The Wall Street Journal today has published a searchable database of information made public by the Centers for Medicare and Medicaid Services. The list shows total Medicare payments to doctors and other health care providers across the country, including Arkansas, in 2012.
This is the first time such information has been released this way, and the Obama administration is casting it as part its work "to make our health care system more transparent, affordable, and accountable." Doctors and other health care providers, however, aren't so happy about the data's release.
The American Medical Association, which has fought to keep the records under wraps, cautions about taking the data out of context:
"What we don't want to happen here is that patients be misinformed by raw data," said Ardis Dee Hoven, president of the AMA. "At the end of the day, what we need in this country is data that shows value, and this data isn't going to show value."
Meanwhile, the Medical Group Management Association put out a statement this morning that said while it supports "constructive release" of cost and quality data, it finds CMS' move to release physician claims data "problematic."
MGMA is troubled about the potential for unintended consequences as a result of the release of this type of data and the effect it may have on Medicare beneficiaries. This release could result in patients making decisions about their care based on faulty assumptions about physicians. Claims data are not a proxy for quality, especially when provided in isolation, from a single payer.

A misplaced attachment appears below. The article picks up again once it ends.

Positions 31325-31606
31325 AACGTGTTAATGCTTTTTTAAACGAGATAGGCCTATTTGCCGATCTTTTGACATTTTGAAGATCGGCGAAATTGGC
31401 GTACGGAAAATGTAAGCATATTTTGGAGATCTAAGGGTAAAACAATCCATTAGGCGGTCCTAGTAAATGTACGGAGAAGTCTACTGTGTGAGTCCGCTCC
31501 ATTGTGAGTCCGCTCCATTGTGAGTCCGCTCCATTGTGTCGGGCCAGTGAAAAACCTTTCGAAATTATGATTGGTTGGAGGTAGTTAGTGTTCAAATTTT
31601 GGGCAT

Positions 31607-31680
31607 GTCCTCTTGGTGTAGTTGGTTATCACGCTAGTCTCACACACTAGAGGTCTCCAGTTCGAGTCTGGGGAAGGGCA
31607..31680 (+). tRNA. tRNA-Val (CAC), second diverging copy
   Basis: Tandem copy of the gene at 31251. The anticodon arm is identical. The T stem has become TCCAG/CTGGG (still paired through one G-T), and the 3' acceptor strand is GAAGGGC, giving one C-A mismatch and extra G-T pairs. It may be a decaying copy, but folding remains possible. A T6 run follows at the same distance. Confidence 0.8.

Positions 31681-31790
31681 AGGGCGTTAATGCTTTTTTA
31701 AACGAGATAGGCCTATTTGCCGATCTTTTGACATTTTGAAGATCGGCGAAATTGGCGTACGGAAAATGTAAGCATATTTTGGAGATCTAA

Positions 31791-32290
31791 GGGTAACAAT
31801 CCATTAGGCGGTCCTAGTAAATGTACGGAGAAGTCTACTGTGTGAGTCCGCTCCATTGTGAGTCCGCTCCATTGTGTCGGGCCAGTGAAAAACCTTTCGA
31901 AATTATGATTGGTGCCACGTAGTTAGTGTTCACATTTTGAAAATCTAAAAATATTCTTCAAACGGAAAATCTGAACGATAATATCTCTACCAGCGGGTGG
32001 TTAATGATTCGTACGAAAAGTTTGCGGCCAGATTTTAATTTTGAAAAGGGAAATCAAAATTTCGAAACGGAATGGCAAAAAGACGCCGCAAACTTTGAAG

MGMA is also concerned about the impact on physician privacy, as releasing physician’s personal financial data and National Provider Identifier (NPI) information could make providers susceptible to fraud. Physicians should have had the opportunity to review the data before it was made publicly available in order to modify or appeal any inaccuracies.
Many of those criticisms are echoed by other groups commenting for The Wall Street Journal's story accompanying the searchable database.
The story also notes that some information is missing from the CMS data, including procedures performed on fewer than 10 of a provider's patients and figures on durable medical equipment. That puts a $22 billion hole in the $99 billion spending total for 2012, the report says.
In Arkansas, the CMS data shows that the top three providers, ranked by total payments in 2012, were Little Rock Ambulance Authority ($7.3 million), Dr. Kamal Patel of Little Rock Hematology Oncology ($7.3 million) and CARTI ($6.3 million), all of Little Rock.
At least 200 providers are listed for Arkansas. Four hematology/oncology providers were listed in the top 10.
The list also shows the types of procedures the providers performed, the number of those procedures and the average payment for those procedures.
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